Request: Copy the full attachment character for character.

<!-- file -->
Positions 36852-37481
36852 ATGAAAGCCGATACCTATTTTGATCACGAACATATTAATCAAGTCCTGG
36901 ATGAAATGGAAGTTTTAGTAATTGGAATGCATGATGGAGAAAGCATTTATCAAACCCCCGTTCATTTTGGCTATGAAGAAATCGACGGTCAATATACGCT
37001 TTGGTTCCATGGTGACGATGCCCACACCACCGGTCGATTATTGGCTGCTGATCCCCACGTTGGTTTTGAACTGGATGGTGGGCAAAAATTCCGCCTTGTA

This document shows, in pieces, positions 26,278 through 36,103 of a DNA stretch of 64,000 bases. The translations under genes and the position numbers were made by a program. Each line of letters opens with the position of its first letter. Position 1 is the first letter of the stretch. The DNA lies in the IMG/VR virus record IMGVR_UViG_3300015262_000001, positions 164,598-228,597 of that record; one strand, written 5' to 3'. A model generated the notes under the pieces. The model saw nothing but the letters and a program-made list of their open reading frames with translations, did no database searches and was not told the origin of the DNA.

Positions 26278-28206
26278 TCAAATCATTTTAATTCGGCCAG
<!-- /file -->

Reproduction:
Positions 36852-37481
36852 ATGAAAGCCGATACCTATTTTGATCACGAACATATTAATCAAGTCCTGG
36901 ATGAAATGGAAGTTTTAGTAATTGGAATGCATGATGGAGAAAGCATTTATCAAACCCCCGTTCATTTTGGCTATGAAGAAATCGACGGTCAATATACGCT
37001 TTGGTTCCATGGTGACGATGCCCACACCACCGGTCGATTATTGGCTGCTGATCCCCACGTTGGTTTTGAACTGGATGGTGGGCAAAAATTCCGCCTTGTA

This document shows, in pieces, positions 26,278 through 36,103 of a DNA stretch of 64,000 bases. The translations under genes and the position numbers were made by a program. Each line of letters opens with the position of its first letter. Position 1 is the first letter of the stretch. The DNA lies in the IMG/VR virus record IMGVR_UViG_3300015262_000001, positions 164,598-228,597 of that record; one strand, written 5' to 3'. A model generated the notes under the pieces. The model saw nothing but the letters and a program-made list of their open reading frames with translations, did no database searches and was not told the origin of the DNA.

Positions 26278-28206
26278 TCAAATCATTTTAATTCGGCCAG